Building Partner Capacity/Security Force Assistance: A New Structural Paradigm COL Scott G Wuestner Letort Paper by US Army War College, Strategic Studies Institute "This paper examines the current Building Partner Capacity and Security Force Assistance capabilities and capacities within the U.S. Army as well as the Department of Defense. The current operational environment calls for us to look at history, policy, doctrine, and other academic proposals to identify capability and capacity gaps. As the General Purpose Force looks forward to expanding roles in Irregular Warfare, Foreign Internal Defense, and Security Assistance, does the U.S. Army have the proper force structure and minimal capability to fight and win the counterinsurgency of the future?"
    • Published On: 2/1/2009
  •  U.S. Counterterrorism in Sub-Saharan Africa: Understanding Costs, Cultures, and Conflicts

    U.S. Counterterrorism in Sub-Saharan Africa: Understanding Costs, Cultures, and Conflicts

    U.S. Counterterrorism in Sub-Saharan Africa: Understanding Costs, Cultures, and Conflicts Dr Donovan C Chau Monograph by the US Army War College, Strategic Studies Institute "In this Letort Paper, Dr. Donovan C. Chau examines U.S. counterterrorism policy in SSA. He begins by analyzing the policy debate in Washington, DC, especially the fundamental divergence of approaches between development and defense. From there, the paper shifts to a discussion of the attitudes and views of terrorism and counterterrorism in SSA. Vast and diverse, SSA is divided subregionally into East, West, and Southern Africa so as to highlight the different geographies, histories, threats, and perceptions."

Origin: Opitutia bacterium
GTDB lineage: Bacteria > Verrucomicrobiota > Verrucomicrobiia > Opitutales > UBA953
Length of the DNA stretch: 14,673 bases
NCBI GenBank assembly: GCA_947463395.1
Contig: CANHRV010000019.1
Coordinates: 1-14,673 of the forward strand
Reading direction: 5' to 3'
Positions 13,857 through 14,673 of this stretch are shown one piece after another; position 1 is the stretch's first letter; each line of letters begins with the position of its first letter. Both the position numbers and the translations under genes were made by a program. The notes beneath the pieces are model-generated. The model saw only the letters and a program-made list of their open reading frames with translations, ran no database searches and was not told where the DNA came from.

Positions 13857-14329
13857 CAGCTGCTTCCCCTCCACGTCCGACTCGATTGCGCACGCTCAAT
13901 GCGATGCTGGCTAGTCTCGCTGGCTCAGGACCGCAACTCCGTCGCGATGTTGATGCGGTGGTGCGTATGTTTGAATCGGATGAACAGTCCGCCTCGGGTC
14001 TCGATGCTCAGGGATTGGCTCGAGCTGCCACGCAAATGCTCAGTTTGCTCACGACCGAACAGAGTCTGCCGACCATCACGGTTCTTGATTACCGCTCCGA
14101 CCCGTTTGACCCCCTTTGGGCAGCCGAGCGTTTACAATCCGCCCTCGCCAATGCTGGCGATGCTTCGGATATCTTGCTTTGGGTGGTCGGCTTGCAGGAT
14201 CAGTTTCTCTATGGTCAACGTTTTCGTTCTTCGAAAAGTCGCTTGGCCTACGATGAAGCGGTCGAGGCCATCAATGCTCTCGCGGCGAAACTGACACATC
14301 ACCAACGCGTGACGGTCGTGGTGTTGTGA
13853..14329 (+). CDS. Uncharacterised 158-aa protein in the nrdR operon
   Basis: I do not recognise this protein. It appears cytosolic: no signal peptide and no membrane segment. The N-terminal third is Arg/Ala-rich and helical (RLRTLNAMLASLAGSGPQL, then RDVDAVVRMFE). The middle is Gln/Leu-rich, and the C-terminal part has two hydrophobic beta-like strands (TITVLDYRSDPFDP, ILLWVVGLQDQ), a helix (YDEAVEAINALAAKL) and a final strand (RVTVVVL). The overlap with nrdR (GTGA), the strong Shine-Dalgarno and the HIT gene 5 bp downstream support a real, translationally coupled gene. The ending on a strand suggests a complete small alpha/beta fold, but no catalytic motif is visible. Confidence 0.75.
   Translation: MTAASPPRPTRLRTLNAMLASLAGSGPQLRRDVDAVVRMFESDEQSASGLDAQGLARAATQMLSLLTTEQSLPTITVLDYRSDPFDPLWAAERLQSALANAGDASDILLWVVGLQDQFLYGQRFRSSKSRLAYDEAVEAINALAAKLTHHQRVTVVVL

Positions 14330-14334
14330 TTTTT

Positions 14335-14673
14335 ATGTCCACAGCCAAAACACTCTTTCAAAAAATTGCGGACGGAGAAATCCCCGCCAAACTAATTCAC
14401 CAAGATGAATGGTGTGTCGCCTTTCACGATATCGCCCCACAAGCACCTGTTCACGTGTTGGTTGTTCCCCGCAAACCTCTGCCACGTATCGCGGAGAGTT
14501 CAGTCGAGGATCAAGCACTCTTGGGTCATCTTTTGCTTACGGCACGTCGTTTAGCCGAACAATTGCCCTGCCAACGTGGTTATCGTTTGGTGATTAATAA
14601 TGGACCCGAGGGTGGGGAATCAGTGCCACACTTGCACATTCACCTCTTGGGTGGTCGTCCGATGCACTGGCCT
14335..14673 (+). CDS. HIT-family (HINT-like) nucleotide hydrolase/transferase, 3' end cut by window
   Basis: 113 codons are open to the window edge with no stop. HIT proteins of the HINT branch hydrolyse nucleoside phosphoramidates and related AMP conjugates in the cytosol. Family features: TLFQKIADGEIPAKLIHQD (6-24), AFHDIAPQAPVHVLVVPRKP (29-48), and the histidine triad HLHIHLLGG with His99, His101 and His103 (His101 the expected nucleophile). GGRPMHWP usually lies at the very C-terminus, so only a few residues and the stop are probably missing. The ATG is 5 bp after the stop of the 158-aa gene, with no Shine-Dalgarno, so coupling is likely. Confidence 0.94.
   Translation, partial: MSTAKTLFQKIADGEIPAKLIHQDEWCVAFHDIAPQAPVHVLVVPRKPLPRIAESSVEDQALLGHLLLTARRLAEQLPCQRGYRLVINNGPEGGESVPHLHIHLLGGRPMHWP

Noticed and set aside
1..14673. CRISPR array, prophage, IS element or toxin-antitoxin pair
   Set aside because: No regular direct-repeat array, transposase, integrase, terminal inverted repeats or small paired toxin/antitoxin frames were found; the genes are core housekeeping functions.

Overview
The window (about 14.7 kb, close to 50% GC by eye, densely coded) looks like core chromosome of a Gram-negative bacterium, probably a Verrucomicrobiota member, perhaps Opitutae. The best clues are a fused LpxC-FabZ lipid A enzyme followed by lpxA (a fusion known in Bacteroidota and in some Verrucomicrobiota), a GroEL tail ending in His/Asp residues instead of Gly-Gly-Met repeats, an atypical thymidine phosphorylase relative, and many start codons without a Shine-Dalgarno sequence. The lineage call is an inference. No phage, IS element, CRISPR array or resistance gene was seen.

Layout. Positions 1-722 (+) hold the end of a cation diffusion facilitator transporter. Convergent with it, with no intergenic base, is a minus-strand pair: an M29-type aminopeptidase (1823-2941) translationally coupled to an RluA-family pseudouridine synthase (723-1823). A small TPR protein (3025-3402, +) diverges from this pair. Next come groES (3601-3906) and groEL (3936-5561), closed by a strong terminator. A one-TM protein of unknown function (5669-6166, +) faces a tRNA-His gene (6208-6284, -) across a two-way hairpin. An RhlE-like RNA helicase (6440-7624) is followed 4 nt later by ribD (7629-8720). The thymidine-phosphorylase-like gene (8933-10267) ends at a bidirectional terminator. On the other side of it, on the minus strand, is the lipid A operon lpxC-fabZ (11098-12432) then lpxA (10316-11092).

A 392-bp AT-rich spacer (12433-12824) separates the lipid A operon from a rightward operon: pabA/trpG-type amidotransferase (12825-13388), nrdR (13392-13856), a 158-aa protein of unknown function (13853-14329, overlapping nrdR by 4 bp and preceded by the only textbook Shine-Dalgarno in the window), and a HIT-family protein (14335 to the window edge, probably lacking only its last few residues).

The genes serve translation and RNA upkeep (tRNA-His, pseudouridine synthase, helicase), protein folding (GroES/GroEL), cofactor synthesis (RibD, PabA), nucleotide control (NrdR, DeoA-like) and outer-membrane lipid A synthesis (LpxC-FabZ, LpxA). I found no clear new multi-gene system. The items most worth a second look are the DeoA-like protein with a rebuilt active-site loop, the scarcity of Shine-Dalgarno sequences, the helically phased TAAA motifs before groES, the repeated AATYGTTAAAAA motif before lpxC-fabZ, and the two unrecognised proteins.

• Published On: 9/1/2008
  •  U.S. Foreign Policy and Regime Instability

    U.S. Foreign Policy and Regime Instability

    U.S. Foreign Policy and Regime Instability Dr James Meernik Monograph by the US Army War College, Strategic Studies Institute "This Letort Paper examines the relationship between U.S. military ties with foreign states and the extent to which the depth of these ties influences the level of political instability and violence in those states. Many pundits and scholars have criticized U.S. foreign policy for its reliance on military means of influence and have argued that other foreign policy tools, such as economic aid, cultural exchanges, and diplomacy can better promote American interests. Yet, few scholars have chosen to evaluate empirically whether the military relationship encourages or discourages political instability and violence in these nations. The author, Dr. James Meernik, analyzes these issues in a systematic and objective fashion and finds that the relationships between a U.S. military presence, U.S. military aid, the use of military force, and other factors are much more complex and subtle than many have believed."
    • Published On: 5/1/2008
  •  Development and Reform of the Iraqi Police Forces

    Development and Reform of the Iraqi Police Forces

    Development and Reform of the Iraqi Police Forces COL Tony Pfaff Letort Paper by US Army War College, Strategic Studies Institute "This paper will seek to show how social, political, cultural, and environmental factors have combined to impede Iraqi police development in ways that are predictable, understandable, and, with external help, resolvable. The corruption and abuse found in the Iraqi police services cannot simply be explained by poor leadership, the actions of a few corrupt individuals, or even the competing agendas of the various militias that are fighting for influence in post-Saddam Iraq. Rather, one must explain why such practices occur despite the fact they are unacceptable according to Iraqi cultural norms."
    • Published On: 1/1/2008